unfoldin the real world. This issometimes called naturalistic research.

    n Ethnography is a method of describing aculture or society. This is primarily usedin anthropological research.

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    n Phenomenology is a school of thought thatemphasizes a focus on peoples subjectiveexperiences and interpretationsof the world.

    n Phenomenological theorists argue thatobjectivity is virtually impossible to ascertain,

    so to compensate, one must view all researchfrom the perspective of the researcher.

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    Phenomenology (cont)

    n Phenomenologists attempt to understandthose whom they observe from thesubjects perspective.

    n This outlook is especially pertinent insocial work and research where empathy

    and perspectivebecome the keys tosuccess.

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    Field Research

    n Field research is a general term that refers to agroup of methodologies used by researchers in

    making qualitative inquiries.

    n The field researcher goes directly to the socialphenomenon under study and observes it as

    completely as possible.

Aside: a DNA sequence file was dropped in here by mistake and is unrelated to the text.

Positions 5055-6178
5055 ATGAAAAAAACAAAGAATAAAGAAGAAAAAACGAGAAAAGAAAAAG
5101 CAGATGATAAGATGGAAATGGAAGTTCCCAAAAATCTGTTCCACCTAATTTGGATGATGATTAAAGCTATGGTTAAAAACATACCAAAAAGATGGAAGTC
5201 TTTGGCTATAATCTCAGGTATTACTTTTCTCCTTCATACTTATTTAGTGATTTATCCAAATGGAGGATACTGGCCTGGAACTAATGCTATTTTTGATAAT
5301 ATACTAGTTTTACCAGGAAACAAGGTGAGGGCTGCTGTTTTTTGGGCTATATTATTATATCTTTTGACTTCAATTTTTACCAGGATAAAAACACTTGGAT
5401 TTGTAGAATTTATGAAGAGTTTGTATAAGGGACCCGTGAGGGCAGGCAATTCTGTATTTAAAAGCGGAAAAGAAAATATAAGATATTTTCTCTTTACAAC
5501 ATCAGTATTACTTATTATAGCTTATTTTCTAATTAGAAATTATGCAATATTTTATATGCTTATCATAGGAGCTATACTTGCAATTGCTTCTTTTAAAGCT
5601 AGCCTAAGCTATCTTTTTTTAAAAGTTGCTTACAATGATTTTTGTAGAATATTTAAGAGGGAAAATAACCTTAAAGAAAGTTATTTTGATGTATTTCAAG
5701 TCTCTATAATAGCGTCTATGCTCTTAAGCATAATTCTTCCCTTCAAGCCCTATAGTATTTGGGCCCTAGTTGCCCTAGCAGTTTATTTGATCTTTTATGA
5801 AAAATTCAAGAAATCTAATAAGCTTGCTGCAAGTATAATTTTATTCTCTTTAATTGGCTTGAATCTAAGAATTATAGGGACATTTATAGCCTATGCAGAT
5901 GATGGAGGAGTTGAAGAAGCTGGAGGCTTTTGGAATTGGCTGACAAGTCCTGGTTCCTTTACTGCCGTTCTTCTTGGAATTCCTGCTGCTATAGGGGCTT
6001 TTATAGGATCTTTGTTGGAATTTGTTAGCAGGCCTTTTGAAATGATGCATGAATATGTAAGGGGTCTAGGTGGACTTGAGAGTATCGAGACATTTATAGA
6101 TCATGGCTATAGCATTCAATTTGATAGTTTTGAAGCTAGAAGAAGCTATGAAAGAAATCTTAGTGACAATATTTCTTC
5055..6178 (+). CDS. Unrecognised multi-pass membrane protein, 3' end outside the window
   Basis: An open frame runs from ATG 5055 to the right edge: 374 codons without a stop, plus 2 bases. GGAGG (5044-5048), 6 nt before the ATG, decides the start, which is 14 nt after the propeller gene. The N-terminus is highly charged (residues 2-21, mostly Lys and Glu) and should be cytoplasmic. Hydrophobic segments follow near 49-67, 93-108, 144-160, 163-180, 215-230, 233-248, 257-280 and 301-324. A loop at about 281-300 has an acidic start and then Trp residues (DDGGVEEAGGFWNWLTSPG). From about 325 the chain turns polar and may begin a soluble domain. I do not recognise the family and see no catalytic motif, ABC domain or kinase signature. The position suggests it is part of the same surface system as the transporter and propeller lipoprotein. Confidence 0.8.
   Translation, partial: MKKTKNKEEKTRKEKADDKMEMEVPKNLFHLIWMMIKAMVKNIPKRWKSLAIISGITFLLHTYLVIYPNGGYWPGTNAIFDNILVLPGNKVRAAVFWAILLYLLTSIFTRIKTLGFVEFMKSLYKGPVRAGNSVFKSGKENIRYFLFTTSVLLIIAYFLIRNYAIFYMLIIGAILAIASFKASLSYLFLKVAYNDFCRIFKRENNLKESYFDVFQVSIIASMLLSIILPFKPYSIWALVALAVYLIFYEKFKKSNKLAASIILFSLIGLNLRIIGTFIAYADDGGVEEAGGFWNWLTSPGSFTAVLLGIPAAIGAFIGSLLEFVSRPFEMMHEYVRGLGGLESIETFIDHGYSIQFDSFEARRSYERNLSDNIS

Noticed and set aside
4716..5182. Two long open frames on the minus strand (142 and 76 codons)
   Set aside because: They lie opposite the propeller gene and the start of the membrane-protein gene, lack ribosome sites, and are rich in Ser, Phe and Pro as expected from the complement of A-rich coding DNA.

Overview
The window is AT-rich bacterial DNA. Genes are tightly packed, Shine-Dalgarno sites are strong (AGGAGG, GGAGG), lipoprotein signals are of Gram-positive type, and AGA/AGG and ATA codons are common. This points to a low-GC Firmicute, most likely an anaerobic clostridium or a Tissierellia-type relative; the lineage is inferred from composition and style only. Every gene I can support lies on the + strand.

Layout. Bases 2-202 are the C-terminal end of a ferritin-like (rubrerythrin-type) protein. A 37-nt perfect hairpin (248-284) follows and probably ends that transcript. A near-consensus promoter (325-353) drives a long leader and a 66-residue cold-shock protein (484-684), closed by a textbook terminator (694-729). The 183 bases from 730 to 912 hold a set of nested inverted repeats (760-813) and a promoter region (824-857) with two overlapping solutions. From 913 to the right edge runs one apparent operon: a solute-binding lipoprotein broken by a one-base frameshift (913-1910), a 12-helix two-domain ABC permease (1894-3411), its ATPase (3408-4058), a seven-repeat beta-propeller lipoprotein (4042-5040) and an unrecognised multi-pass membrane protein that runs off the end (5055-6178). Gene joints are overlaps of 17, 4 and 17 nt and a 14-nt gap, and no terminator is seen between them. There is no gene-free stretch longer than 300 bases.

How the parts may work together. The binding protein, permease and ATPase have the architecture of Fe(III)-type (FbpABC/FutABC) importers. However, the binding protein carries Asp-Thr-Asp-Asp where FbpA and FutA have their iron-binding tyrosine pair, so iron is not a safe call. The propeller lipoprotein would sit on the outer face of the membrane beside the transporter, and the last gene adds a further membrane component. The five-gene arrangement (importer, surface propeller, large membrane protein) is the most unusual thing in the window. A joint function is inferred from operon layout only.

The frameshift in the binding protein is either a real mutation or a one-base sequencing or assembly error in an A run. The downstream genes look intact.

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    Field Research (cont)

    n The natural environmentis the priority of the fieldresearcher. There are no implemented controls or

    experimental conditions to speak of.

    n Such methodologies are especially useful inobserving social phenomena over time.

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    n Participant observation

    n Direct observationn Unstructured or intensive interviewing

    n Case studies

    n Focus Groups

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    Participant Observation

    n The researcher literally becomes part oftheobservation.

    n Example: One studying the homeless maydecide to walk the streets of a given area inan attempt to gain perspective and possibly

    subjects for future study.

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    Direct Observation

    n Direct observation is where the researcher

    observes the actual behaviorsof the subjects,instead of relying on what the subjects sayabout themselves or others say about them.